Imagine South Florida, in all it's hot, sticky, sunshine-laden sunburned glory - filled with pastel colored houses and The City Suites apartments to repel the UV rays, cruise ships, retirees, the oceanfront and an ever-growing melange of cultural communities. There are companies like heating repair boise id that service your household and other companies as … Continue reading The Talking Walls of Wynwood: The New Face of Creative Miami
I had the opportunity to spend a few days in Philly this week for the second time in a few months doing some fieldwork. My team and I spent time in several neighborhoods - in people's homes observing life and food culture. I remember before we arrived someone mentioned that a few of the blocks … Continue reading Nine Pieces From Ninth Street: Philly street Art
My favorite thing about street art is that it puts art, literally, in context. Rather, it creates art within a context: expressing something about local and / or popular social mores in a forum that allows denizens of that context to be disrupted with a different kind of conversation starter. It addresses issues relevant to … Continue reading Best of The Best Street Art and the Role of Art In An Urban Context
My wife and I took an early evening stroll through an often-missed-by-tourists-and-transients part of Atlanta last night. We had both spent most of the week down with a lovely stomach flu and wanted to get out for a minute. Typically, we would head to this part of town for evening's hijynx: drinking and generally hunting … Continue reading A Walk Through East Atlanta
I’ll be going to see a Frida Kahlo / Diego Rivera exhibit today. Last night my wife and I watched the movie again in preparation. I love how art can speak a language about human nature that transcends words. But I also love when someone can feel so deeply and be able to express those words without abandon.
On day two of my current project, I continue to get bombarded by the context that shapes the lives of Cultural Creatives. Today, I found the link to hookedblog It's a UK based street art blog. This was submitted by a grad student from Colombia studying in the UK, who follows DJs and street artists. … Continue reading Some Inspiration For The Street Art Fans
On our second night in New Orleans (NOLA to you hipster artsy types) we did a traditional creole dinner and headed down to Frenchmen street to pay a visit to our new friend who coordinates the artist's market. This is one of my favorite parts of town, because it reeks of dirty hippie kids, salt … Continue reading Frenchmen Street: The Artist’s NOLA
Ironically, I was just sharing one of my posts about Banksy (namely the one about Nick Stern’s photo interpretations of his work and how this elevates them to “high art”). I feel so white right now I can’t even stand it.
- A Defense of Banksy (abetterwhirlpool.wordpress.com)
- Banksy’s street art turned into print ads (lostateminor.com)
- Stolen Banksy Jubilee work listed for auction at £450,000 (telegraph.co.uk)
- Banksy tagged with corporate branding (earthseaconsulting.wordpress.com)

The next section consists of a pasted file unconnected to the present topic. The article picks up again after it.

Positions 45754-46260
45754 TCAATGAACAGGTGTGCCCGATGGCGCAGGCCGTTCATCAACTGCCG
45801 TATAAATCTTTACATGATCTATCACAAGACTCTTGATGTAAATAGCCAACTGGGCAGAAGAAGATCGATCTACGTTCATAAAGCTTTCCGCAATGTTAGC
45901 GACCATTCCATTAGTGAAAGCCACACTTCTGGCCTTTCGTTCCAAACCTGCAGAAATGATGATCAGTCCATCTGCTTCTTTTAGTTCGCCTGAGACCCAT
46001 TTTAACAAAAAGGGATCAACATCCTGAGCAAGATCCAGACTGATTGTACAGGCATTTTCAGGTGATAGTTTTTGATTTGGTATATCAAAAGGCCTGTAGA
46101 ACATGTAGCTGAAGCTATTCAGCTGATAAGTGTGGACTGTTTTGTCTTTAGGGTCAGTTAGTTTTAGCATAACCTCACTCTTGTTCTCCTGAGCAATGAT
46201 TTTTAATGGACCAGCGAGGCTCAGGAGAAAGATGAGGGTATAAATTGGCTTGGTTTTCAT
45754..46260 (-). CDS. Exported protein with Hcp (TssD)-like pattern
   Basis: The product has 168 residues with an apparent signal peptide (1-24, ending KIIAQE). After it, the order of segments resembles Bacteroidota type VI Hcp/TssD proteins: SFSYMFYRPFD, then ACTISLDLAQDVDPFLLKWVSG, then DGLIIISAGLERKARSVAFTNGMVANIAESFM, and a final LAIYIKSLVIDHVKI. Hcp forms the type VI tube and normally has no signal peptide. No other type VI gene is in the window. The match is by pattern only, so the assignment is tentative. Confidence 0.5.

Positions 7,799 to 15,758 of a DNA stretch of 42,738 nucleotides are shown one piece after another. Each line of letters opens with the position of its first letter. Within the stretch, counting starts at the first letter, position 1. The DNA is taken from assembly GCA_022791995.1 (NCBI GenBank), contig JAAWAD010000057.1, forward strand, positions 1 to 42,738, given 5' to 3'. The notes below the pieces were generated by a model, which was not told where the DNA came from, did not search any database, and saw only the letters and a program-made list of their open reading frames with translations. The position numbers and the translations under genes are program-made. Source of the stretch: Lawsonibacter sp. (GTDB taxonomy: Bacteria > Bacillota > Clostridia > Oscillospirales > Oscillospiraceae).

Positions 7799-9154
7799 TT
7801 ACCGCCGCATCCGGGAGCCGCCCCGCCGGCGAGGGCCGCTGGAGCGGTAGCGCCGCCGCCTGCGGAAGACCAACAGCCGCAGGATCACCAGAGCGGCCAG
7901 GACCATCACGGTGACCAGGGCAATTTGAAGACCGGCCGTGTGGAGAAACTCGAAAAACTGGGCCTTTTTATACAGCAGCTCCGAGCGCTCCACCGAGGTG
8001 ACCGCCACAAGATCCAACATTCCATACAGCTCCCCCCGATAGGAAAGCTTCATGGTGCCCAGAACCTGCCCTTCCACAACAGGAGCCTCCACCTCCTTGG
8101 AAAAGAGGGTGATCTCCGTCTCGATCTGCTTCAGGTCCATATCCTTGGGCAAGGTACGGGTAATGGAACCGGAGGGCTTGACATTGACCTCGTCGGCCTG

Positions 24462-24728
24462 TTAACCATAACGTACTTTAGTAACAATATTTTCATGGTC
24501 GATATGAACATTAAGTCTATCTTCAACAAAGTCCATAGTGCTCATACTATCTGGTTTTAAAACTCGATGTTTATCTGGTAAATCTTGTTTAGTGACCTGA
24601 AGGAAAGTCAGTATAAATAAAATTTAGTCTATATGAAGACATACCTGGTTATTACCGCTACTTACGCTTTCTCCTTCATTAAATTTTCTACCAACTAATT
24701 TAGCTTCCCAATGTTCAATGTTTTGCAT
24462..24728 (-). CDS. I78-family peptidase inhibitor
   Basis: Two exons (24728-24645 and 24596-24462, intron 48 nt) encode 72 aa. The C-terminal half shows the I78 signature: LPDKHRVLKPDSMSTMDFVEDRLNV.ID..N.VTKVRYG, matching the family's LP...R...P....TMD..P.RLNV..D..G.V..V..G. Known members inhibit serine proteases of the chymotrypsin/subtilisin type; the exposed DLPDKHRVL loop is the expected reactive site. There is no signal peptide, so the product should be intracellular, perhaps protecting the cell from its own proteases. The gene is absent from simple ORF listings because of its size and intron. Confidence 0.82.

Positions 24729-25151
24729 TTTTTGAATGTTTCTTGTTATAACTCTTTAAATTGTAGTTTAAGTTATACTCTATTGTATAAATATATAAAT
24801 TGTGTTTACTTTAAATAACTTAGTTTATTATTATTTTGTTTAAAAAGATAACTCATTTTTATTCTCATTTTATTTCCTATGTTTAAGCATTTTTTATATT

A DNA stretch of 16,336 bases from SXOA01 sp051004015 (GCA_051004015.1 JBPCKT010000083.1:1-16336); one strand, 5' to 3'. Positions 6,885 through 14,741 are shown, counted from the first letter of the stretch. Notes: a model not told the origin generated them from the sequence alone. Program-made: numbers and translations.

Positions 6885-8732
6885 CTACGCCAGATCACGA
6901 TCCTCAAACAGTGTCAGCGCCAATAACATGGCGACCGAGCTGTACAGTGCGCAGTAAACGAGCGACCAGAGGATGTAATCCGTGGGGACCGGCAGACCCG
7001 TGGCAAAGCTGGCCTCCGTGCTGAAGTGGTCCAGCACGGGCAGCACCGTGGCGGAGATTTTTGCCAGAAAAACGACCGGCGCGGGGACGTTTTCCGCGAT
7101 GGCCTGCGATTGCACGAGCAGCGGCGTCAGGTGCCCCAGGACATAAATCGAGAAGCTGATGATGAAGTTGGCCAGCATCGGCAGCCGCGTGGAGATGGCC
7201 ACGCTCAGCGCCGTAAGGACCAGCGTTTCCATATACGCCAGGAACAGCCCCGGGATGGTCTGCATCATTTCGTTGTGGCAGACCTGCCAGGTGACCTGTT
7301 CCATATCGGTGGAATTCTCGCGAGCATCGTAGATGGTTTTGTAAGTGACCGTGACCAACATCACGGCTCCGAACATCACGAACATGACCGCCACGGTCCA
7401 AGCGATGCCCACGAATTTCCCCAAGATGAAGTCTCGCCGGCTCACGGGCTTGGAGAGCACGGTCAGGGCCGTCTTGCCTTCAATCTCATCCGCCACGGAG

Recently, Nina Simon summarized the posts of several bloggers on the lack of ethnic diversity in the arts. This past week she posted On White Privilege and Museums that explores museums as venues of white privilege. Comments responding to the latter post are plentiful (over 30) and range across a broad spectrum from support to rejection with opinions divided more-or-less akin to a bell-shaped curve.
An important tool for approaching diversity in museums rests in Simon’s model of the co-creative projects she discusses in The Participatory Museum. Simon (2010:187) writes the purpose of a co-creative community project is “To give voice and be responsive to the needs and interests of local community members; to provide a place for community engagement and dialogue; and to help participants develop skills that will support their own individual and community goals.” This nuts and bolts approach was addressed in a recent guest post on…
View original post 965 more words
I love this perspective (see re-blog / link below) from a photographer about Instagram and it's role as an anthropological and sociological exercise. He doesn't label Instagrammers as "posers" like some more "serious" hipster photographers might. Rather, he (or she?) points to the value it has in allowing us to share and bond over our … Continue reading Is Instagram The Photographer’s Friend or Its Faux?
amen. Having dreamed of living in New York and experience the reality of it in the early 2000s I am inclined to agree….
Growing up in New York, Manhattan has always held an ineffable mystique to me; propped up by the bourgeois societals, limitless culture and a Hollywood love affair. Coming into the “city” I would wax poetically about the grandiose air of the people and the pretense of their demeanor. Back then, when the economy was bristling with endless wealth, we romanticized the affluent in hopes that we will someday enjoy the fruits of our own labors. We chased the reservation of the most highly touted restaurants and accepted the fate of an over judgmental waiter as he scoffed at our attire. It was all part of the experience; a submission to abuse that made us feel ever more alive.
Times have certainly changed. The endless luster of the Manhattanite has become pocked and pallid under a reeling economy. The youth have seceded from the shores of the island for more practical…
View original post 299 more words